According to the United Nations, the world produces enough food to feed 10 billion people. Yet this year, even in the United States, one of the world’s richest countries, one in three American families with kids went hungry. Even before the pandemic, in 2019, official statistics from the US Department of Agriculture detailed that 35 million people went hungry – 10 million of them children.
The Covid-19 pandemic supercharged the situation, exposing even those who felt “secure” to the possibility of going without eating. In a society where food is not a human right but a product to be purchased, how were people supposed to eat if they couldn’t work?
The short answer: they didn’t. Receiving almost no help from the federal government, working people in the US were laid off by the millions. Overnight, people suddenly found themselves wondering where their next meal would come from. Families were forced to choose between buying life-saving medications and buying enough food to feed their families.
In fact, in early summer 2021, 63 million people in the US told government investigators that they were unable to pay for their usual household expenses, in particular the balance between food and rent, but also including student loans and medicines.
The burden is also shared unevenly. Black adults were three times likelier, and Latino adults more than two times likelier, than white adults to report being food-insufficient.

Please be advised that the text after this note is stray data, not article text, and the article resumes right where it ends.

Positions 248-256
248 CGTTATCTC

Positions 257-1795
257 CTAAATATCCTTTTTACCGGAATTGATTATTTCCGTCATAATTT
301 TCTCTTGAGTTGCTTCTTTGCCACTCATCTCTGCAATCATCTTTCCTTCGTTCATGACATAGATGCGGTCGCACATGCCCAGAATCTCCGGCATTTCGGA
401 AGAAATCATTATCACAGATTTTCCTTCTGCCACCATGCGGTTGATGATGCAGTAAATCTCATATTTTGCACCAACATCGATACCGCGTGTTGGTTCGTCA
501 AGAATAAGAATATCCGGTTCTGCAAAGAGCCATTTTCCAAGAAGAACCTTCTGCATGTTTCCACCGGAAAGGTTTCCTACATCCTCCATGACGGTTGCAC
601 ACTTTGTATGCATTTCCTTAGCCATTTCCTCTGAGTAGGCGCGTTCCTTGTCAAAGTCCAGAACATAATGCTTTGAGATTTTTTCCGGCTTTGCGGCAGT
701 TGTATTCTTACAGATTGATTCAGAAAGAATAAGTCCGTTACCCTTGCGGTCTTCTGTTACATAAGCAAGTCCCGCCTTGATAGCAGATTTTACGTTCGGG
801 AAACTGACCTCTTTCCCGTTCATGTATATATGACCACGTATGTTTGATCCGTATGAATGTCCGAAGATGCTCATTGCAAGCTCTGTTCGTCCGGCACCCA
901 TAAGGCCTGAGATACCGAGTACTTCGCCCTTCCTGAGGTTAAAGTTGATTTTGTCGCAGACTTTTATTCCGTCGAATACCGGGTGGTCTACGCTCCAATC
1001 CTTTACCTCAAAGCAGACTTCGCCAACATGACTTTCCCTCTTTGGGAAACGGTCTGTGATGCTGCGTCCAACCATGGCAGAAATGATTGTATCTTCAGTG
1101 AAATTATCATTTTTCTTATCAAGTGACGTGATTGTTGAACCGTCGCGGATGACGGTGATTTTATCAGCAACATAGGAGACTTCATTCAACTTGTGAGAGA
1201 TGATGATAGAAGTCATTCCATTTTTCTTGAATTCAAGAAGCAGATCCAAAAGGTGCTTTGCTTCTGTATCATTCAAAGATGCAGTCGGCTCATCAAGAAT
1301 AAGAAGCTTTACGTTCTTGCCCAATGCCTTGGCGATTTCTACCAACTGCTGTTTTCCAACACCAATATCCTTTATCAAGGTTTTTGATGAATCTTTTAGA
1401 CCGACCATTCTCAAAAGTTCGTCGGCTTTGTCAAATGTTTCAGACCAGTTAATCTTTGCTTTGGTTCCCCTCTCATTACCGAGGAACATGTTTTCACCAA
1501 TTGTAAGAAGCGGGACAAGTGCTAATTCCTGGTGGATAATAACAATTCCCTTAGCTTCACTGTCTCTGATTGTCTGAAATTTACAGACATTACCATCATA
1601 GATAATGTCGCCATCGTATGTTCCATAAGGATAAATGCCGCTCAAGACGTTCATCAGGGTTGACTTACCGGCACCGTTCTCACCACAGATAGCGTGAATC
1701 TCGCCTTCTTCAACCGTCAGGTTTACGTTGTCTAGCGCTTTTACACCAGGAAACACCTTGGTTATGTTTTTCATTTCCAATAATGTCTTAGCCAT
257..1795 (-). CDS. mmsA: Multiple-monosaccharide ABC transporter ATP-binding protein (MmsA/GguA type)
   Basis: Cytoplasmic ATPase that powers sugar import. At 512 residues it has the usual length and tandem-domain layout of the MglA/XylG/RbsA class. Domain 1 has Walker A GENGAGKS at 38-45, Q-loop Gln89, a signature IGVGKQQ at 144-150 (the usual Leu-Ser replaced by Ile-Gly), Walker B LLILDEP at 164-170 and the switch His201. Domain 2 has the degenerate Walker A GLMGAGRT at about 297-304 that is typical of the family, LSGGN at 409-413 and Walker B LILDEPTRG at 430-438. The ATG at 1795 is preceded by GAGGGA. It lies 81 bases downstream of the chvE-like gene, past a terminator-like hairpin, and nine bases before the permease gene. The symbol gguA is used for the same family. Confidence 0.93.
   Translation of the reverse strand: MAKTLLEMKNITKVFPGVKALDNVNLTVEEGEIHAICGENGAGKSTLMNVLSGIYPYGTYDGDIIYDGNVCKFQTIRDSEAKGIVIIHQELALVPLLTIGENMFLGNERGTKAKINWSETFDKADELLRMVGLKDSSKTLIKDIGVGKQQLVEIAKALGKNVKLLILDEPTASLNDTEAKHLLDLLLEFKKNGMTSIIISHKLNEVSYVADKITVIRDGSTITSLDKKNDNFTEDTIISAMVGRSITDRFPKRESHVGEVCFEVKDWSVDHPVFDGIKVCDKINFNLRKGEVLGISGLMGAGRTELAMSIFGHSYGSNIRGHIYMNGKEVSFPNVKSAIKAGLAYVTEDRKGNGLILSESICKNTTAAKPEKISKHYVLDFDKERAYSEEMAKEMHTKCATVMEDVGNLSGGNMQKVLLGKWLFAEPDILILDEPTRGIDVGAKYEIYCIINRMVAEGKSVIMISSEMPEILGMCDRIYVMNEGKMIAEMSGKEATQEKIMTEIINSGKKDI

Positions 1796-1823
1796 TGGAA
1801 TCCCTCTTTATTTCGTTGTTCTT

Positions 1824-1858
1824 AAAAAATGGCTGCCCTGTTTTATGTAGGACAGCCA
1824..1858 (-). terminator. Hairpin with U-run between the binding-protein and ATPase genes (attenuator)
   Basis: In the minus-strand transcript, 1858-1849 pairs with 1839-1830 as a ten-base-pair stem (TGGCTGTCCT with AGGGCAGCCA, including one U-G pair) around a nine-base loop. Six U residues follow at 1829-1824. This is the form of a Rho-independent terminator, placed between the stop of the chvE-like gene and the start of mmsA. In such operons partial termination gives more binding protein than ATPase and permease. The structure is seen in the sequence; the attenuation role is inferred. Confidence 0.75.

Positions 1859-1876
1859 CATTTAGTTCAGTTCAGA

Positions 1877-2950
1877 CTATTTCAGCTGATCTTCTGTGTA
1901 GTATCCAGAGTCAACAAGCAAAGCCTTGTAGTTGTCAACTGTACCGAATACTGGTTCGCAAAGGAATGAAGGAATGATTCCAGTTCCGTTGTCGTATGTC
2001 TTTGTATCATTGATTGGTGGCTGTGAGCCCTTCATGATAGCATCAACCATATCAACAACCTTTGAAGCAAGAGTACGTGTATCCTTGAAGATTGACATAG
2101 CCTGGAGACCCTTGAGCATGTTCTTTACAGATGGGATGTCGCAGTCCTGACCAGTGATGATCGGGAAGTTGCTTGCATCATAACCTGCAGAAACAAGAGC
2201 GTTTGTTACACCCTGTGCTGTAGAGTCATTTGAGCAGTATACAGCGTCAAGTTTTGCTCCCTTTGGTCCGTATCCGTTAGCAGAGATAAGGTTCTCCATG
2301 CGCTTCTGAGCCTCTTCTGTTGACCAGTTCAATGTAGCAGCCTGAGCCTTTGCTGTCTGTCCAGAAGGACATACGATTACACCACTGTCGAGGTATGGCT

The struggle to survive
This was the context out of which the Unity and Survival programme was born in the city of Philadelphia, a representative example of the type of “mutual aid programmes” that sprung up across the US during the pandemic. The initiative, launched by the Philadelphia Liberation Center, aimed to fulfil the duties that the government had failed to carry out during the global pandemic. It had a straightforward task: identify Philadelphia residents who were struggling to acquire food, deliver it to them and build a more dense community network to mobilise in defence of the right to life.
A delivery network in particular was a crucial element to the programme, as one volunteer organiser noted: “There was a high degree of fear and uncertainty and a reluctance on the part of many residents, not only in this neighborhood, but I’m sure throughout the city and the nation to expose themselves to the Covid virus. With so many seniors and people with chronic health conditions in the area, we felt that we needed to organise not just the supplies, but the network to distribute them.”